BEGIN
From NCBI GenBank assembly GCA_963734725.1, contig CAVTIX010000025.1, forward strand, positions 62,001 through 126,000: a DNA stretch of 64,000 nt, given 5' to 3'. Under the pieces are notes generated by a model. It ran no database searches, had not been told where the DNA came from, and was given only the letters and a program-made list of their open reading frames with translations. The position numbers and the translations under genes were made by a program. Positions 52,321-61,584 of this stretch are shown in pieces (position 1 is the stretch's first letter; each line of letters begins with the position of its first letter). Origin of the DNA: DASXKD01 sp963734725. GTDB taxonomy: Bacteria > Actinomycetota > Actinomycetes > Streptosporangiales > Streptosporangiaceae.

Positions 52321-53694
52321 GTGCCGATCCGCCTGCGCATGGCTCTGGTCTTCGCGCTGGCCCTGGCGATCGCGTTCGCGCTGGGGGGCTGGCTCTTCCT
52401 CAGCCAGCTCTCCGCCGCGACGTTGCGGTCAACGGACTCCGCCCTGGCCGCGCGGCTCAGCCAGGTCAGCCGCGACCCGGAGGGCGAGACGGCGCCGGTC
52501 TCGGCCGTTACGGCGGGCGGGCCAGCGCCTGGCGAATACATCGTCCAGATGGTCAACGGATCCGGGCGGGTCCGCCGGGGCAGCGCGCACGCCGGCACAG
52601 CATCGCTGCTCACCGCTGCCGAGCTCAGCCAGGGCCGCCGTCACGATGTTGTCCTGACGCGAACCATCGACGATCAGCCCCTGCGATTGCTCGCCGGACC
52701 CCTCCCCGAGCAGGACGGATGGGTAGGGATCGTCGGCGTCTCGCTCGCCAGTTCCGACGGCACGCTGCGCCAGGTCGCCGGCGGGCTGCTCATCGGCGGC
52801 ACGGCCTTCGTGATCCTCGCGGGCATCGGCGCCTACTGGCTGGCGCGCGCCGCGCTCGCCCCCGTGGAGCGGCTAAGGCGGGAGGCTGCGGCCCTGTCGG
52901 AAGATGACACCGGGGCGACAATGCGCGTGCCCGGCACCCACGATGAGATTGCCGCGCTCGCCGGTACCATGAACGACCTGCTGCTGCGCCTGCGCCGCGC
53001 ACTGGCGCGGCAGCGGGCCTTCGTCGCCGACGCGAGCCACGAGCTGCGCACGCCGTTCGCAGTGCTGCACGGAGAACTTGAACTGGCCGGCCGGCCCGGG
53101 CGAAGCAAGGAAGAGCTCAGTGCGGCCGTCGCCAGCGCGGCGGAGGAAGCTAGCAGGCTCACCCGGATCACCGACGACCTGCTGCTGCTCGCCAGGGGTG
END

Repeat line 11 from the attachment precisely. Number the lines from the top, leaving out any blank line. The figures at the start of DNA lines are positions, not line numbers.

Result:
53101 CGAAGCAAGGAAGAGCTCAGTGCGGCCGTCGCCAGCGCGGCGGAGGAAGCTAGCAGGCTCACCCGGATCACCGACGACCTGCTGCTGCTCGCCAGGGGTG